6. Clause 17 allows access authorities to make byelaws for the preservation of order, the prevention of damage and "for securing that persons exercising the right [of access] so behave themselves as to avoid undue interference with the enjoyment of the land by other persons". Byelaws require confirmation by the Secretary of State or the Welsh Assembly but are not statutory instruments. In this they resemble byelaws made by local authorities under the Local Government Act 1972 and the provisions of that Act about byelaws are applied by subsection (5). The Committee sees no need to comment on this.

7. Clause 21(7) is a Henry VIII power allowing the amendment of subsection (6) which lists the days which cannot be included in any period during which the owner of land excludes or restricts access under the clause. The Committee sees clause 21 as part of the balance which Parliament has to strike between the rights of landowners and the need of the public to have access to the countryside. As the clause stands, a landlord can "close" his land to the public on up to 28 days in a year by giving notice as provided in subsection (1) but he cannot do so at weekends or on the public holidays listed in subsection (6). The Henry VIII power in subsection (7) could be used to allow week-end closure at one extreme or, at the other, to prohibit closure on any Friday, Saturday, Sunday or Monday. Presumably the power is intended to allow the substitution of other days of public celebration (though if these are made bank holidays they automatically come within subsection (6)). If the power is intended to be used in this way and the Bill can be amended to limit it accordingly, negative procedure is appropriate. If it is to be unlimited, the House may see the power as wholly unacceptable.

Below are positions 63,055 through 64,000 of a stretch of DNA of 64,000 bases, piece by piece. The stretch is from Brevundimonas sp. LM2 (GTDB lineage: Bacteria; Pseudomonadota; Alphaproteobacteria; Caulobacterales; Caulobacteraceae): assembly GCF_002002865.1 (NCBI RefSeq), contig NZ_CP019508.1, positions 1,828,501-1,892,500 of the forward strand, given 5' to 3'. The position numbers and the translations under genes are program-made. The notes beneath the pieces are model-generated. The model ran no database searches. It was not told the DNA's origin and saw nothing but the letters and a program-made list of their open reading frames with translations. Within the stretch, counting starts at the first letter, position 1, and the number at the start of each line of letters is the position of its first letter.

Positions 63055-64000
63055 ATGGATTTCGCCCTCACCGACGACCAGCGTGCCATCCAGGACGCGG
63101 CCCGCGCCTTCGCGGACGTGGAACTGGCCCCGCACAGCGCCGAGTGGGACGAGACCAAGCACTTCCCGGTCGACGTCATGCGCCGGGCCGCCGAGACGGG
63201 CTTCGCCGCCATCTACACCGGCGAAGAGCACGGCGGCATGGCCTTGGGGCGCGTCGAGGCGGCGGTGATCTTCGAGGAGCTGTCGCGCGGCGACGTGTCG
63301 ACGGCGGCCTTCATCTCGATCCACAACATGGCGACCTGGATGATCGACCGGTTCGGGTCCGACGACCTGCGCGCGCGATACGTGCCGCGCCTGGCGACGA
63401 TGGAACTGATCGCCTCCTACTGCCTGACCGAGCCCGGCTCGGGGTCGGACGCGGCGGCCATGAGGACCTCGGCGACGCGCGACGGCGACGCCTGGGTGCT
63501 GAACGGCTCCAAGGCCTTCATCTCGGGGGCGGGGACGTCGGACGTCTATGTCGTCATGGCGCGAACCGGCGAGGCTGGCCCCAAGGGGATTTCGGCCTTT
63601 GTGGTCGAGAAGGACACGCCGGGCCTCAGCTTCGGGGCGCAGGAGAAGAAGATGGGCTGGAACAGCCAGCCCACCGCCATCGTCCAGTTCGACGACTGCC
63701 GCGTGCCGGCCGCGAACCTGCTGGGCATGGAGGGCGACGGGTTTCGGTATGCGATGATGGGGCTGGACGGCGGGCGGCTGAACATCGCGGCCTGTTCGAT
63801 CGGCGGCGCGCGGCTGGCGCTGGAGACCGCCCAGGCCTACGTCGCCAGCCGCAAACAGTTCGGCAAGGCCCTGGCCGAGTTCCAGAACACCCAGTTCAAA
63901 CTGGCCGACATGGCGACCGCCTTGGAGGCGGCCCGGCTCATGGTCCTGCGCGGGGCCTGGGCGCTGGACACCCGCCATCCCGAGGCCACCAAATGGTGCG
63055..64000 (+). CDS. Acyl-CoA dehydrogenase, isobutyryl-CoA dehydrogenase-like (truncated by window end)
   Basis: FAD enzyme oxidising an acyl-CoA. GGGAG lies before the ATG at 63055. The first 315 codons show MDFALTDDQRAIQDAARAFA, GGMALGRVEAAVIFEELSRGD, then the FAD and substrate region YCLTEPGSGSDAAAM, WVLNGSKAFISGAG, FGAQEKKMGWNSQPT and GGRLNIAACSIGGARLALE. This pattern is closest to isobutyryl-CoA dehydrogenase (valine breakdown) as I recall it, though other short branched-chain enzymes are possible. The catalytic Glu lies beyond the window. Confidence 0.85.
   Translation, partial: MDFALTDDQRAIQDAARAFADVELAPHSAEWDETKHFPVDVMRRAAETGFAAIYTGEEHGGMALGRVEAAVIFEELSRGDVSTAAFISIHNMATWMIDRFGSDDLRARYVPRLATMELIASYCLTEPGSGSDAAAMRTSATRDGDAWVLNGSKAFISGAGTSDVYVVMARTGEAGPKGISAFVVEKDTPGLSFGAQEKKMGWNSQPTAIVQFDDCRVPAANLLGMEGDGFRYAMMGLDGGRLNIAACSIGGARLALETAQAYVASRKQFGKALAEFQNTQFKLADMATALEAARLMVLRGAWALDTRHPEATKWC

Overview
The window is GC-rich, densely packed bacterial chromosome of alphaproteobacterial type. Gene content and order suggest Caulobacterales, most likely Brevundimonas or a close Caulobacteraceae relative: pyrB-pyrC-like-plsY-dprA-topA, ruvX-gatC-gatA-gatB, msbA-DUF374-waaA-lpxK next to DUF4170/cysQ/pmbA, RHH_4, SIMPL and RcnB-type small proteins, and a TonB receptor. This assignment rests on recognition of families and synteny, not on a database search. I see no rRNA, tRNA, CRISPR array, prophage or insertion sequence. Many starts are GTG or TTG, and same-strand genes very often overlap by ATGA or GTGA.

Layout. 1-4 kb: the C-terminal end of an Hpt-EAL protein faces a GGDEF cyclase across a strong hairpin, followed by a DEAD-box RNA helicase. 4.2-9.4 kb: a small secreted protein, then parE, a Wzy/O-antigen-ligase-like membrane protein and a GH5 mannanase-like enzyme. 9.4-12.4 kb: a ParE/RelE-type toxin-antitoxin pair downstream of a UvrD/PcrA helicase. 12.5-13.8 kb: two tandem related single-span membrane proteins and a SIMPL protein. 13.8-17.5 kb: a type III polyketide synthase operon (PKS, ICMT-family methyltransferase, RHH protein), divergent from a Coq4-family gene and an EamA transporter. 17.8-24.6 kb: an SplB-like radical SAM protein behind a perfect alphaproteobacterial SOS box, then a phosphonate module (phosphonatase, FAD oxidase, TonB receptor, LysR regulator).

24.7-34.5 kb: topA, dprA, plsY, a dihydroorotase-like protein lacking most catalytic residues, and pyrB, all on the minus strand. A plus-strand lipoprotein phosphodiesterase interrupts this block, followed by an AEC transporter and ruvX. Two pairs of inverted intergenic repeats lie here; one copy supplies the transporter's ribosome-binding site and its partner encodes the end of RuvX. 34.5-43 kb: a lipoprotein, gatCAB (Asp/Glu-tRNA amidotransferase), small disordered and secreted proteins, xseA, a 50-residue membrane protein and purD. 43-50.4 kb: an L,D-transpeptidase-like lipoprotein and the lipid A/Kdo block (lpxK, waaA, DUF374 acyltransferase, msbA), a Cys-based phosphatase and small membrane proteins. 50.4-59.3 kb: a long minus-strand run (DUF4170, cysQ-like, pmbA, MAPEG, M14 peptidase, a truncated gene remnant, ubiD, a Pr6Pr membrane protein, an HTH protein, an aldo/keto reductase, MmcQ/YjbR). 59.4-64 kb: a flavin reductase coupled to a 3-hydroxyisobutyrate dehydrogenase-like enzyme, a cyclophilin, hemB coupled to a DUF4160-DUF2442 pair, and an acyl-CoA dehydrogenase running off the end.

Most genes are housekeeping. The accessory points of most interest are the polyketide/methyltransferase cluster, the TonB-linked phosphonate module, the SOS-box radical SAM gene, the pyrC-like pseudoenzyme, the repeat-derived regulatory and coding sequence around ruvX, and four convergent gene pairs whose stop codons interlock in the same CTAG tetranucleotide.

8. Clause 30 provides for regulations relating to exclusion or restriction of access. Subsection (1) lists the matters which may be covered by the regulations. The majority of these are procedural but (k) to (m) relate to appeals under clause 28. Those are appeals by persons interested in land whose applications under clause 22 or 23 or representations under clause 25(4) have not been successful and the appeals lie to the Minister of Agriculture, Fisheries and Food, the Secretary of State or the Welsh Assembly. Our comments on clause 11 apply here also.

9. Clause 36(6) is another provision allowing regulations to make provision as to the manner in which appeals are to be considered. Our comments on clause 11 apply here also.

10. Clause 50 supplements clause 49 which provides for the extinguishment of unrecorded rights of way. Clause 49(1)(c) excludes from the operation of the clause an "excepted highway" as defined in clause 50. Subsection (1) lists three kinds of footpath or bridleway and paragraphs (d) and (e) allow others to be added by regulations made by the Secretary of State (or the Welsh Assembly). Similarly subsection (5)(c) and (d) allow public rights of way to be excepted by other regulations. The Committee considers that negative procedure (provided by subsection (6)) is appropriate.

11. Clause 52 provides the cut-off date for clauses 49 and 51. Subsection (1) specifies 1 January 2026 but regulations under subsection (2) can substitute a later date and may specify different days for different areas (subsection (3)(a)). The Committee considers that negative procedure (provided by subsection (6)) is appropriate for this Henry VIII power particularly as subsection (3)(b) imposes a five year limit on postponement.